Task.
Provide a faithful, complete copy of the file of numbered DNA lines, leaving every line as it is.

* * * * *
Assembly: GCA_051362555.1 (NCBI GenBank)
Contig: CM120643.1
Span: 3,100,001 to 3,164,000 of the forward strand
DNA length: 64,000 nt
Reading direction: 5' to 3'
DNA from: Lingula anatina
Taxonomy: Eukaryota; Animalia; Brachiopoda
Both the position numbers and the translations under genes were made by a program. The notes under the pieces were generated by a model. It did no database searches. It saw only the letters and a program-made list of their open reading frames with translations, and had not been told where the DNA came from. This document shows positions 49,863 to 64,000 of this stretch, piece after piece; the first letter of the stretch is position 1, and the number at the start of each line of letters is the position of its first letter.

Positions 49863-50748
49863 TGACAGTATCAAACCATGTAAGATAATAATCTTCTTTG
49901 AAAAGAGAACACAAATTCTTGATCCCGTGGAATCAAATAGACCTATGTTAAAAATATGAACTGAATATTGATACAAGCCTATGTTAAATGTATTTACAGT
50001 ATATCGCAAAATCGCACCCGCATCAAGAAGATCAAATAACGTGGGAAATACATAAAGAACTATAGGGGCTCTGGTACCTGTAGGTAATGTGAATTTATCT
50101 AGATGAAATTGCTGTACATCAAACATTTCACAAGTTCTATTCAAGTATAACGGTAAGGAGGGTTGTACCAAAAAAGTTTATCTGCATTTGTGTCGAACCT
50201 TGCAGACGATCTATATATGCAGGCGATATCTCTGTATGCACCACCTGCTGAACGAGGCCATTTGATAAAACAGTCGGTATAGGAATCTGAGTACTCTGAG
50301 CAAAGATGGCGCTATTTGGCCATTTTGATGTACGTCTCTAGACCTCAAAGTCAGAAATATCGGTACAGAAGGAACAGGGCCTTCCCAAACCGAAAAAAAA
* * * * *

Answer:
Assembly: GCA_051362555.1 (NCBI GenBank)
Contig: CM120643.1
Span: 3,100,001 to 3,164,000 of the forward strand
DNA length: 64,000 nt
Reading direction: 5' to 3'
DNA from: Lingula anatina
Taxonomy: Eukaryota; Animalia; Brachiopoda
Both the position numbers and the translations under genes were made by a program. The notes under the pieces were generated by a model. It did no database searches. It saw only the letters and a program-made list of their open reading frames with translations, and had not been told where the DNA came from. This document shows positions 49,863 to 64,000 of this stretch, piece after piece; the first letter of the stretch is position 1, and the number at the start of each line of letters is the position of its first letter.

Positions 49863-50748
49863 TGACAGTATCAAACCATGTAAGATAATAATCTTCTTTG
49901 AAAAGAGAACACAAATTCTTGATCCCGTGGAATCAAATAGACCTATGTTAAAAATATGAACTGAATATTGATACAAGCCTATGTTAAATGTATTTACAGT
50001 ATATCGCAAAATCGCACCCGCATCAAGAAGATCAAATAACGTGGGAAATACATAAAGAACTATAGGGGCTCTGGTACCTGTAGGTAATGTGAATTTATCT
50101 AGATGAAATTGCTGTACATCAAACATTTCACAAGTTCTATTCAAGTATAACGGTAAGGAGGGTTGTACCAAAAAAGTTTATCTGCATTTGTGTCGAACCT
50201 TGCAGACGATCTATATATGCAGGCGATATCTCTGTATGCACCACCTGCTGAACGAGGCCATTTGATAAAACAGTCGGTATAGGAATCTGAGTACTCTGAG
50301 CAAAGATGGCGCTATTTGGCCATTTTGATGTACGTCTCTAGACCTCAAAGTCAGAAATATCGGTACAGAAGGAACAGGGCCTTCCCAAACCGAAAAAAAA